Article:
With high-interest debts on their plates, Canadians have a good reason to consolidate their debt into a mortgage. According to Statistics Canada, non-mortgage debts in Canada went up by 0.4% (approximately $786.2 billion) in May 2021, while mortgage debt rose to around $57.5 billion, hitting an all-time high.
Considering the sky-high interest rates on credit cards and other personal loans, it sounds wise and logical to consolidate your debts into a mortgage as it enables you to pay all your debts in a shorter amount of time, with a much lower interest rate, and that too, without having to worry about paying multiple monthly payments.
Canada’s mortgage rules set in 2018 have impacted borrowers by setting stress tests. But all you need is a few calculated steps to navigate through the process. Are you wondering why going for debt consolidation into a mortgage is a top strategy? Read on to find out, and you can also visit this site: https://alpinecredits.ca/consolidating-debt-into-a-mortgage/ to know more about consolidating debt into a mortgage.
Consolidation of debt into a mortgage is a potent way to reduce the unfathomable burden of debts over your head by using your home equity as security. Simply put, debt consolidation means merging multiple high-interest debts and dues into one payment by taking out a new larger loan against equity to pay them off.
While you consolidate your debts into a mortgage, your lender uses your equity to secure the loan amount. The higher equity you have, the higher your chances of getting a higher loan amount at a much lower interest rate.
Besides, your lenders will give you a mortgage loan based on your loan-to-value ratio (LTV) — the highest LTV to get one such loan is 80%.
The high-interest debts from credit cards, personal loans, student loans, payday loans, or other financial liabilities can cause a lot of financial stress. This is where debt consolidation comes into the picture.
Firstly, consolidating your debts into a mortgage means spreading your debts for the long run. It makes your financial calendar much more organized since you now repay only a single loan instead of multiple debt payments.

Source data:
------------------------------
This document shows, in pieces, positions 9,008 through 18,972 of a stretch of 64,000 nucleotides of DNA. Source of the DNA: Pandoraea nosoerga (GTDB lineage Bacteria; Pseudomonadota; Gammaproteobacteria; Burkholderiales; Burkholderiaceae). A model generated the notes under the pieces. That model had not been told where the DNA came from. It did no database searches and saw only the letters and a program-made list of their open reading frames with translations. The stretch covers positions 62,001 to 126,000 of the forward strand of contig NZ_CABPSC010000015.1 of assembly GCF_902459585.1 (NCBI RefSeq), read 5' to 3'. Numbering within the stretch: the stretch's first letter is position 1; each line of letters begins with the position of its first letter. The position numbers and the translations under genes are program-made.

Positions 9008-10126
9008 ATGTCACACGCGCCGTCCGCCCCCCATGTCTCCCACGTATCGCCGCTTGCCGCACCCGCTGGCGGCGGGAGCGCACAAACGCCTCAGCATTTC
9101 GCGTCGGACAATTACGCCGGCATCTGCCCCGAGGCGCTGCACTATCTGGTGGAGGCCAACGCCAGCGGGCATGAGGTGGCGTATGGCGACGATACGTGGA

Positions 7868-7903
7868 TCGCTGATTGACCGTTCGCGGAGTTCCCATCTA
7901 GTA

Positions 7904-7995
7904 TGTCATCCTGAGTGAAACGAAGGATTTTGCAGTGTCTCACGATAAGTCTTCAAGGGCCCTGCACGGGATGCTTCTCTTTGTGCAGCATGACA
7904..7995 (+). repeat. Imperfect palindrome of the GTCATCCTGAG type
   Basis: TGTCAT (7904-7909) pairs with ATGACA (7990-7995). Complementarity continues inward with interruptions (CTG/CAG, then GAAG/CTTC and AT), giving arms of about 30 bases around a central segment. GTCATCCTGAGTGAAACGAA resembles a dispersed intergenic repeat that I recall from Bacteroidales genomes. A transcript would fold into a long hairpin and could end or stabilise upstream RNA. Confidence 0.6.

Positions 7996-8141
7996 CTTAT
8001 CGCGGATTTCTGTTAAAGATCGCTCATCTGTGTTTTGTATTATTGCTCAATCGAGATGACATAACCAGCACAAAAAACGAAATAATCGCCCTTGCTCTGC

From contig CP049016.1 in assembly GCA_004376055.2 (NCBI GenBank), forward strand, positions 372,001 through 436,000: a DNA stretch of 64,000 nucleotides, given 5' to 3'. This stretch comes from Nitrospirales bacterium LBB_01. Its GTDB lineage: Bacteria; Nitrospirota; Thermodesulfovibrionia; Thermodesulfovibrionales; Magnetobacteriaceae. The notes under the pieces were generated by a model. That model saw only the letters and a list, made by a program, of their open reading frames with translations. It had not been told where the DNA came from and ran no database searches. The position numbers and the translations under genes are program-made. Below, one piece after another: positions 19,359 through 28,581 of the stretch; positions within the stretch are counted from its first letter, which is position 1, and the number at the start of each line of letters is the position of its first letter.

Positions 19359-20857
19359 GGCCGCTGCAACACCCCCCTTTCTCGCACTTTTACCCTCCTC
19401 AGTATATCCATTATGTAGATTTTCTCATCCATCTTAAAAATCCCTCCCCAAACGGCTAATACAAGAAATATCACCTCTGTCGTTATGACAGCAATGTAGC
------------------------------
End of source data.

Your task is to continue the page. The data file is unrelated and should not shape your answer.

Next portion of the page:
As a Canadian, a mortgage loan is quite the catch since the mortgage rates in Canada are considerably low. By consolidating your debts, you get your hands on a lower interest rate that can go as low as 4%. Meanwhile, the 20% interest rates charged by credit card companies are around the 20% mark.
Moreover, when you consolidate your debt, you will be able to pay more than the minimum due on your credit card. This comes in very handy in improving your credit score.
Although consolidating debt lowers your interest rate to an impressive extent, saving you hundreds of dollars monthly, you may still need to pay other fees when applying for a mortgage loan. These include a penalty for refinancing your mortgage, appraisals, legal fees, title insurance, etc.
You can apply for a mortgage even if you do not currently own a house or are a first-time buyer, given that your LTV ratio meets the benchmark.
LTV ratio indicates that to qualify for a first-time mortgage, your loan size should be smaller than the value of the home you intend to buy — usually by 20% at least. Thus, if your loan-to-value ratio is too high, say higher than 80%, there are high chances that a lender will deny you a loan.
You can also get a debt consolidation by refinancing your mortgage, for which you need to break your current mortgage agreement and combine your high-interest debts and the existing mortgage to pay it all together with a single equated monthly installment (EMI). Alternatively, you can get a second mortgage with a private lender or through the Home Equity Line of Credit (HELOC).
Before consolidating your debts into a mortgage, we suggest you do some research and calculation to put yourself in a position to take full advantage of the scheme. Here are nine factors you need to pay attention to before and during you go for debt consolidation:
Consolidating your debts into a mortgage allows you to pay off your debts sooner and at a much lower price, thanks to the reduced interest rate. But the fact remains that debt consolidation is, at the end of the day, a debt too.
So, deal with it in a calculated and sensible manner — plan your repayments, put some money aside as reserves for dry months, and avoid unnecessary expenses, especially on your credit card.